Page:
After three decadent days at this marina, we cast off to challenge the numerous bridges between here and Fort Lauderdale. As I mentioned in previous years, this stretch of the ICW (Intracoastal Waterway) is peppered with bridges, most which open at specified times or “on demand’. Navigating these on a sailboat with modest propulsion and close quarter manoeuvrability is a real challenge. On the day we leave, this challenge is exacerbated by strong tail winds which makes manoeuvring even more difficult. Some bridge tenders (folks who operate the opening bridges)are courteous and patient! others not! One in particular, just past Boca Raton, was particularly impatient with us because we were holding back quite a ways from the bridge while we awaited the scheduled opening. When she admonished us to get closer to the bridge in anticipation of the impending opening, I told her that we were battling a stiff tail wind and current and would not put our vessels in peril. She scoffed at us and Blair got on the radio and in no uncertain terms told her to worry about opening the bridge on time and we’d worry about piloting our vessels. She got the point!
After a long, stressful day, we arrived at Fort Lauderdale and headed for moorings operated by the municipality just past a last bascule bridge. Our adventures were not yet over as the current against wind propelled Sea Sharp right over the mooring. Fortunately I was able to kill the engine and we did not wrap our prop on the mooring. We then successfully picked up the adjacent mooring. Poor Blair and Laurie, did the same thing but they got the mooring wrapped on their prop and were disabled and tangled around this mooring. But, fortunately that’s why we buy towing insurance from Tow Boat US. Within 15 minutes of Blair’s call, to them, a courteous and capable young man in a super inflatable arrived on scene with diving apparatus and quickly undid the offending prop wrap. All’s well that ends well!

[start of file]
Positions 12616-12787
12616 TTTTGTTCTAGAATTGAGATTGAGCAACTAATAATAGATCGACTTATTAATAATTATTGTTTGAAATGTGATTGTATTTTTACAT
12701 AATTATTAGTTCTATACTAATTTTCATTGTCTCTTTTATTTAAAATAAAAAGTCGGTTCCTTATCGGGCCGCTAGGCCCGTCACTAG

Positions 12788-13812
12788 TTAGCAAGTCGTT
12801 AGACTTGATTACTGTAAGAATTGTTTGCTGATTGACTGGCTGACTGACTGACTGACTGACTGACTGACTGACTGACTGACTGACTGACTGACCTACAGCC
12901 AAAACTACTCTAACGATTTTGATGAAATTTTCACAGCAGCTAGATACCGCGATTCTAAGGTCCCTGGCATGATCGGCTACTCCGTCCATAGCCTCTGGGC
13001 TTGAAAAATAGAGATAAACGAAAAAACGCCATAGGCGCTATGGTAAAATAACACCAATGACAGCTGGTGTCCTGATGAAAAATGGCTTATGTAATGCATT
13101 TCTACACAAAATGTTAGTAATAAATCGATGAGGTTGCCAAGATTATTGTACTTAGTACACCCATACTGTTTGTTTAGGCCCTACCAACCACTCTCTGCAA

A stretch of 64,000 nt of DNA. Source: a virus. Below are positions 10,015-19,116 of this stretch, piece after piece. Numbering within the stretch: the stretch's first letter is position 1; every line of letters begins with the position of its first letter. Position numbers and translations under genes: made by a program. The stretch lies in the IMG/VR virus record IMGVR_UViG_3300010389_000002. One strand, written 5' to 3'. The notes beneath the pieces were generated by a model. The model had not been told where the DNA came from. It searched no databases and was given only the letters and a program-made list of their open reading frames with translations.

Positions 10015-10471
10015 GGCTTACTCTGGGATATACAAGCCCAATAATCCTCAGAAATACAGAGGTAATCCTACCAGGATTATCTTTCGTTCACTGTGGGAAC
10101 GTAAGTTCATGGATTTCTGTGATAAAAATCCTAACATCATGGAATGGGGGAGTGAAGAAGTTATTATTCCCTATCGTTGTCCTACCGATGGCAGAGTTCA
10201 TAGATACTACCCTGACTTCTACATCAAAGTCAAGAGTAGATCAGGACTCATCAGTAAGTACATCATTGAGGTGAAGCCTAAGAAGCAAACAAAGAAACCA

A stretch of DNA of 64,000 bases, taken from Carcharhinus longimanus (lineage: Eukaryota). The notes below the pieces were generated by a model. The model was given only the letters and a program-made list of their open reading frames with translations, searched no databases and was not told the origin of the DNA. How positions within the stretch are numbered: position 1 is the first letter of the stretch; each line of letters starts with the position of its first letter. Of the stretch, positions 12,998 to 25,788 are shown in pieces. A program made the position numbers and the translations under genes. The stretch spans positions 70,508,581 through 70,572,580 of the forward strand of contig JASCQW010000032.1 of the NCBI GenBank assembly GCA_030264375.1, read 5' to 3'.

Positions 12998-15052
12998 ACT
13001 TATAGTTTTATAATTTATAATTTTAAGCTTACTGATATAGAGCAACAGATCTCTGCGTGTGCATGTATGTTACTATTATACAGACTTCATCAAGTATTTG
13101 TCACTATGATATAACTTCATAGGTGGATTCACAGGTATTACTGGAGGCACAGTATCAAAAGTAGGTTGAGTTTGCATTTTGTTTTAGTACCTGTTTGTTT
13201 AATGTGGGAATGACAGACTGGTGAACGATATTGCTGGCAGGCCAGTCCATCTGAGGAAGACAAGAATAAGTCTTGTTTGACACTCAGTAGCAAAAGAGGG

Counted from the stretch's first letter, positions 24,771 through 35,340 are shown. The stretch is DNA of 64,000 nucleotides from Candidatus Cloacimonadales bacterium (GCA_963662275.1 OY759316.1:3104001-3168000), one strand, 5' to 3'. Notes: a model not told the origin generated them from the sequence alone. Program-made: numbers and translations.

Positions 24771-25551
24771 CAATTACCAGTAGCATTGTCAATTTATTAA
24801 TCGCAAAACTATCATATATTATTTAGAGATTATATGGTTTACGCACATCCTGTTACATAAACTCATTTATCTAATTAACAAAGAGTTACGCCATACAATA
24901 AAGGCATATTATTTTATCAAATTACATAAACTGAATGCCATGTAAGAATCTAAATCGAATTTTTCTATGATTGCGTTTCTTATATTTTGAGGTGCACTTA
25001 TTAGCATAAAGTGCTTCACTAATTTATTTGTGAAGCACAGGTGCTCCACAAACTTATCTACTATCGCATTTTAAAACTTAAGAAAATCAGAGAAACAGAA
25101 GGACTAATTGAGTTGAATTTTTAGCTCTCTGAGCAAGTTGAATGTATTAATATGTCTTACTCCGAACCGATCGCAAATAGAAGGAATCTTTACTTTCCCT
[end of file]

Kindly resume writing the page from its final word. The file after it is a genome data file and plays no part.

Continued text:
Weather was cooperative for our “outside” run from Fort Lauderdale to Miami the next day. We can’t take the so-called “inside” or ICW route and there is a famous bridge, the Julia Tuttle which only has 56 feet of clearance - the only fixed bridge on the ICW which does not have 65 feet! Our mast is 60 feet high so we go outside. But, it’s an easy 25 miles and a real pleasure after our bridge-battling days preceding.
But before we get out into the freedom of the Atlantic, we have one more lift bridge to negotiate. And the tension for this one is heightened because Blair and Laurie are unsure if there has been damage to their propulsion as a result of the wrap from the day before, there is a strong current, and the boat traffic is incessant, with a large pleasure vessel in front of us and a tug and barge behind. As we approach the bridge and request the scheduled opening :00, the bridge tender replies to me that I don’t need and opening and can clear the bridge. Well, the ‘fender boards”, a ruler like sign on the abutments by the opening part of the bridge clearly show me 56 feet of clearance and I take 60 feet to clear. All of the literature, guides and indeed authoritative information tells skippers to rely on the fender boards and make your own decision as to whether to proceed or not. I sternly respond back to the tender that had I not waited for the opening, I would have dismasted my boat with at least significant damage if not risk of life or limb. Blair is less polite and once more tells this guy to worry about the opening and we’ll worry about piloting our boats.
By contrast the quick run down the coast to Miami was tranquil and uneventful, and we even got to sail! Miami, here we come!